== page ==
My chiweenie had a tick behind her ear last night and this morning she scratched it off and I think the head is still in her. What do I do?


1 Answer 1


First of all, don't panic. 😉

If you have small enough tweezers, you can try to remove the head. If that doesn't work, just leave it there.

If you have a disinfectant for dogs (don't just use anything rated for humans, especially on smaller dogs), you could try applying some of that on/around the tick.

If you really worry, you can ask your vet for advice or remove it, but the dog's body should take care of it on its own. Just keep the area clean and an eye on it over the next few days.

If there are any signs of an infection (more reddish than your typical mosquito bite or ichor) contact your vet.

Once that's all taken care of, if you didn't have one yet, look for a tick removal tool you'll be able to handle. There are different variations available - I prefer a hook you slide between tick and skin, which removes the whole tick with a slight rotation.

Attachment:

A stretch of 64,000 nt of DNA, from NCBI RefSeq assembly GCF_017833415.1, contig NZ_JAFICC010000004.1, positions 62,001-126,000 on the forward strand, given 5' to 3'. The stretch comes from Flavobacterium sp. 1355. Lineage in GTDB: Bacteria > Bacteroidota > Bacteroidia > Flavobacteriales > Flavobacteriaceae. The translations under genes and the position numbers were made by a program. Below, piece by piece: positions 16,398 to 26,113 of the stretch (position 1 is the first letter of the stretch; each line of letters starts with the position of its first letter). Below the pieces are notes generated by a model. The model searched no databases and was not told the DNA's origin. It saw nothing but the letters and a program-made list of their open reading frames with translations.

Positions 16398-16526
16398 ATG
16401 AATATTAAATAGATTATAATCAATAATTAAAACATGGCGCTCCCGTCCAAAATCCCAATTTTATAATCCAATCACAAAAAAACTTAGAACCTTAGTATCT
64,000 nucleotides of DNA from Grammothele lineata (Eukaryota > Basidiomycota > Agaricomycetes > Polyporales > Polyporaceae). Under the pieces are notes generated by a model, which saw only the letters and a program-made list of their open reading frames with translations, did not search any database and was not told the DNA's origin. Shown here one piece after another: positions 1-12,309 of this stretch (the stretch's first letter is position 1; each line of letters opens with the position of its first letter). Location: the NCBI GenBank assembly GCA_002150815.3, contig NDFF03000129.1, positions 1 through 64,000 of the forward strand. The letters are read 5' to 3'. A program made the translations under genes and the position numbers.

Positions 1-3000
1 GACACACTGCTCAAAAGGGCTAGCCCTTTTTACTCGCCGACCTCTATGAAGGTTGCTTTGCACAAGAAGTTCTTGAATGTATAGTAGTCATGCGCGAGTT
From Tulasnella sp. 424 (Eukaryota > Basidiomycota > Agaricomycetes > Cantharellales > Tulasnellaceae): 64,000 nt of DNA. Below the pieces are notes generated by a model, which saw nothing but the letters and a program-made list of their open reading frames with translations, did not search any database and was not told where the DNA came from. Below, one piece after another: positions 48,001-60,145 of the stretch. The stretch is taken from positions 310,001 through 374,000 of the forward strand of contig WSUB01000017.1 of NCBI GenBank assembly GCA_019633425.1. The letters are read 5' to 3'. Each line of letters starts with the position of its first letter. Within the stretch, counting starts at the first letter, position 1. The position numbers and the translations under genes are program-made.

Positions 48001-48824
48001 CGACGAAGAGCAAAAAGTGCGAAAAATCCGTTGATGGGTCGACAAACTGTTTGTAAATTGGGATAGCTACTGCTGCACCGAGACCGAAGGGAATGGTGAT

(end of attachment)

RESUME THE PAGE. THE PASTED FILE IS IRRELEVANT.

Overall I would advice against leaving the ticks there until they drop on their own. Once you notice once, remove it even if you notice it in the middle of the night. The longer a tick is there, the higher the chance of any infections getting transmitted, plus you might have them spread in your backyard or wherever the dog is once it falls off, too.

  • Thank you. But what about Lyme disease? Apr 9 at 8:47
  • Or tick fever - but its somewhat obvious if your dog's sick from either. Just make sure your vet tests.
    – Journeyman Geek
    Apr 9 at 13:54
  • There are preventive treatments (as pills or topicals) that repell ticks so they won't bite. I'd advice using them regularly if you live in an area with lots of ticks. Disadvantage is that you might have ticks crawling around on your sofa or carpet because the dog brought them in but they didn't want to bite.
    – Elmy
    Apr 9 at 18:59
  • @JessicaMyers Call your vet to see if there are any locally prominent diseases and what to look out for. But I'm general, the tick is dead already and with most of it gone I'd consider it very unlikely for an infection risk to increase any further. This is basically like a syringe where the back half is missing, but the front is still stuck in the body.
    – Mario
    Apr 10 at 6:16

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